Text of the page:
Dealing With Cabin Fever During Lockdown
July 13th, 2021 at 7:50 am
It’s been more than a year since travel restrictions and stay-at-home orders were enacted in response to the COVID-19 pandemic. At first, it may have felt easier, but not being able to leave the house or have physical connections for an extended period of time can cause cabin fever. Cabin fever is not a psychological disorder – it is the feelings of restlessness, irritability and loneliness that develop under these circumstances. This state of mind can significantly affect a person’s quality of life.
What Causes Cabin Fever
Being stuck inside or in the same place for a long time can cause feelings of anxiety, loneliness, and low mood. As a social species, we require human connection to feel and function better, which has been impeded by the lockdown. It has also affected our sense of control and motivation, leaving us feeling impotent. Other factors that can cause or contribute to cabin fever include not being able to enjoy meaningful outdoor activities, becoming burned out by working from home, and becoming anxious about finances and health.
What Are The Signs Of Cabin Fever
The symptoms of cabin fever vary from person to person. Other than feeling irritable or restless, everyone experiences different feelings and effects of cabin fever. Some of the signs of cabin fever include:
- Struggling to stick to a routine
- Sleeping too little or too much
- Binge eating or binge drinking
How To Cope With Cabin Fever
Are you an introvert or an extrovert? Your overall personality can determine how you cope with cabin fever. For example, people with introverted personalities may have an easier time being confined to their homes compared to those who are more extroverted – they may experience stronger feelings of isolation and loneliness. Either way, here are some healthy ways to cope:
- Develop a routine
Whether you need a more motivating morning routine or a better bedtime routine, implementing a structure to our days can help us manage our emotional wellbeing and feel more in control. It can also improve productivity.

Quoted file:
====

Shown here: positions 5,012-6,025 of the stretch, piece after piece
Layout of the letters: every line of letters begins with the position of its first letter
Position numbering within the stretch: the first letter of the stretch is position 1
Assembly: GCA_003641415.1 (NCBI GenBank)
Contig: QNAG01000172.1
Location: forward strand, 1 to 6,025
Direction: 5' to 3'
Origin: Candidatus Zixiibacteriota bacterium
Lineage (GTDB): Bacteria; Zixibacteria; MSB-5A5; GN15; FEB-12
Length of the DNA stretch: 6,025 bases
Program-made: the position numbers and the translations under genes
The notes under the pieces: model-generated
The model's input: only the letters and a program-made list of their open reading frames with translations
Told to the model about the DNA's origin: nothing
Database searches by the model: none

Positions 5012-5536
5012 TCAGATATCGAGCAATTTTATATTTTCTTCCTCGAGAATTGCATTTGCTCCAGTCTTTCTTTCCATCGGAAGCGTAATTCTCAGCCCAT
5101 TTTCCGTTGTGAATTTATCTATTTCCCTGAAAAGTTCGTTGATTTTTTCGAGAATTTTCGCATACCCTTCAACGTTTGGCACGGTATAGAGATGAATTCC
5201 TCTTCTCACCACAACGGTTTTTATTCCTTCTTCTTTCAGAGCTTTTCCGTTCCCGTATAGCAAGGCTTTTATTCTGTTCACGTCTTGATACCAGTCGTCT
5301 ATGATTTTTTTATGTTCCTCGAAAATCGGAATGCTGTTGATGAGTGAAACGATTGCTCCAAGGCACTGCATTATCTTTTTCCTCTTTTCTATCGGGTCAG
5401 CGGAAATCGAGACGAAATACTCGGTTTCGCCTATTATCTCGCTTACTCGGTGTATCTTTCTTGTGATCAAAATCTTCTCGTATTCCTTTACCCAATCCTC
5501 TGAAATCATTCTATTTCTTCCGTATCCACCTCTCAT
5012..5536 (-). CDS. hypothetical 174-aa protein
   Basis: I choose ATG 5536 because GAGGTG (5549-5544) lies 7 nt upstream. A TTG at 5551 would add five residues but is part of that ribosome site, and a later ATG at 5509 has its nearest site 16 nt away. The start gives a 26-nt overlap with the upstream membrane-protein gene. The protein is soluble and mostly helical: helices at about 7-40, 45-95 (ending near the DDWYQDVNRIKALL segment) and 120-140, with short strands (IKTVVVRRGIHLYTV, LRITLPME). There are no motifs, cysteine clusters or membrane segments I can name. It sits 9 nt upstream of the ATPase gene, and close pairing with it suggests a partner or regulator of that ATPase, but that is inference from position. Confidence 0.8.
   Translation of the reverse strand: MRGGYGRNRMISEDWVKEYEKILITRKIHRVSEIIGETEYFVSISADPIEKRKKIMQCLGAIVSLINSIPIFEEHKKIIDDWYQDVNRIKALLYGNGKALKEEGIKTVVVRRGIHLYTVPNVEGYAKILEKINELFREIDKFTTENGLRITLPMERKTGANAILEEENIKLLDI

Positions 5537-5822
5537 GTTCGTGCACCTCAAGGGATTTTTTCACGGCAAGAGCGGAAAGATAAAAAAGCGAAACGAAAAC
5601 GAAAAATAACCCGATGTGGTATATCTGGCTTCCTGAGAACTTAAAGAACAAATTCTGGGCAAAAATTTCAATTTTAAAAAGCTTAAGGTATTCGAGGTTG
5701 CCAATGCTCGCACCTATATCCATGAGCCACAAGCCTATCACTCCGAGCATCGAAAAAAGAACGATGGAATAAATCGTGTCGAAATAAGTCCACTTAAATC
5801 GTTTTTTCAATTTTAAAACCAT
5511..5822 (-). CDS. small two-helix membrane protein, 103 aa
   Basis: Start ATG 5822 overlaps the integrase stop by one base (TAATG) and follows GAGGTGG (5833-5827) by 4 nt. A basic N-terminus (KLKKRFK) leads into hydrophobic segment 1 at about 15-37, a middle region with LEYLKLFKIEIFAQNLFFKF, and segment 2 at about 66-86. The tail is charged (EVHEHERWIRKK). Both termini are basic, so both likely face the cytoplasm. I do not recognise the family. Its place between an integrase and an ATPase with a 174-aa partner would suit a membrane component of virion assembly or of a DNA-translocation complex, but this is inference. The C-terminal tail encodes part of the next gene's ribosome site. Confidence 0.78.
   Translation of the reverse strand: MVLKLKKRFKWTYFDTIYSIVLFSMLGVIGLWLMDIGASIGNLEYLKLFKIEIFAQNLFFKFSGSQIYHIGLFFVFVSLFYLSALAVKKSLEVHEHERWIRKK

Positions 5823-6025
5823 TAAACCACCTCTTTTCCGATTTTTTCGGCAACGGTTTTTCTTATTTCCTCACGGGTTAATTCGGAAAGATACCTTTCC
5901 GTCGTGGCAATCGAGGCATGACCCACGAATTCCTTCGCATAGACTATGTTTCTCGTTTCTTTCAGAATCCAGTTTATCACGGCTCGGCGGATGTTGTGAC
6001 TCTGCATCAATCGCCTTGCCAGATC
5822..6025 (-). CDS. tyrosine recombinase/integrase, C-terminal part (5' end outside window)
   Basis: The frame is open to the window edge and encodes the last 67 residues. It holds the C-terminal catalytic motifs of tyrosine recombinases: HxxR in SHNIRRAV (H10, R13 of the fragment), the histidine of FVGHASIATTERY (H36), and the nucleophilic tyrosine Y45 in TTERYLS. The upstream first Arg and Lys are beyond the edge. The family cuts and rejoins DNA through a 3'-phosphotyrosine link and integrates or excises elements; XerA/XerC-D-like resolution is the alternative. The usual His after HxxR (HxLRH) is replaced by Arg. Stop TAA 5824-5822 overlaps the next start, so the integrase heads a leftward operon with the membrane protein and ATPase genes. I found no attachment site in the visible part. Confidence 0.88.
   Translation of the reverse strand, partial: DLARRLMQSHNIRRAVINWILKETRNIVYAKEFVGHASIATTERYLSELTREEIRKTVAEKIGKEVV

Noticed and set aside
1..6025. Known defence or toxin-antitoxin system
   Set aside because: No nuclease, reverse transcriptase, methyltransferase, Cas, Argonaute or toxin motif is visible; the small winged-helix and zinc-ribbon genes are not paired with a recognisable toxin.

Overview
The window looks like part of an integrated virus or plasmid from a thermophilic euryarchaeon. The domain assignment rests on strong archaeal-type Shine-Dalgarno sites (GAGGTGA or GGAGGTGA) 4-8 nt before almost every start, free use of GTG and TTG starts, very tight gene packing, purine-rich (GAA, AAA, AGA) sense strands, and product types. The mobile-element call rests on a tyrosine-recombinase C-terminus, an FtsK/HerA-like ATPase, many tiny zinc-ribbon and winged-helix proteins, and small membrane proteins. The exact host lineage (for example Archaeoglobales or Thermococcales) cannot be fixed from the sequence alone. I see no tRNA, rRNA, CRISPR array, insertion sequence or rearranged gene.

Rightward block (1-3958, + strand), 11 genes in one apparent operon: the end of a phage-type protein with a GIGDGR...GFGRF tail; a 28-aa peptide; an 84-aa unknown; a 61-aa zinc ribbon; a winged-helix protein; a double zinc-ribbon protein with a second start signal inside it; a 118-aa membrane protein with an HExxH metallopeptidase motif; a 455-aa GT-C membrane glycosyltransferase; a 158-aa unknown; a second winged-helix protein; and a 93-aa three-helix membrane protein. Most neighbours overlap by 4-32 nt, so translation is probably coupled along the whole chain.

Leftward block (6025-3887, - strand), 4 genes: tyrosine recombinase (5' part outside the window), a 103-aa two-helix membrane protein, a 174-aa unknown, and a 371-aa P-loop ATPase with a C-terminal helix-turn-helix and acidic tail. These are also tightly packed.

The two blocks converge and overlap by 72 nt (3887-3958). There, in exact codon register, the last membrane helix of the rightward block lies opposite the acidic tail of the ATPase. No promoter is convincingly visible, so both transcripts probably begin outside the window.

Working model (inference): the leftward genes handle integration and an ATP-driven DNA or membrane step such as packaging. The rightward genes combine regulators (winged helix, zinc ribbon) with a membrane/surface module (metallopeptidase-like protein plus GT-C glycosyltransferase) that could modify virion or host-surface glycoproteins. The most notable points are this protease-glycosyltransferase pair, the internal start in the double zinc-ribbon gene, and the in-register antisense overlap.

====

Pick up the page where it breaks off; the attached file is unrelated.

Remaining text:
- Get some fresh air
If you’ve been feeling claustrophobic, open a few windows and doors to allow some fresh air in. Make it a daily habit to go outside, even if you don’t have a garden – try stretching on the balcony or going for an evening walk around your apartment block.
- Connect with others
Social interactions don’t have to be face-to-face! You can still maintain strong relationships and stay socially healthy through calls and messages. Make the effort to connect with your friends and family everyday – you’ll feel less isolated and lonely.
- Eat healthy
What you eat each day affects both your physical and mental health. Create healthier eating habits for yourself with balanced and nutritious meals – following set mealtimes can help prevent binge eating, and establish a daily routine.
When To Seek Help
Cabin fever may not be a specific diagnosis, but if your symptoms get worse, please seek help from a mental health professional. Look out for:
- New or increased feelings of anxiety or depression
- New or worsened obsessive-compulsive behaviours
- Decreased interest, energy or motivation
- Inability to eat or sleep
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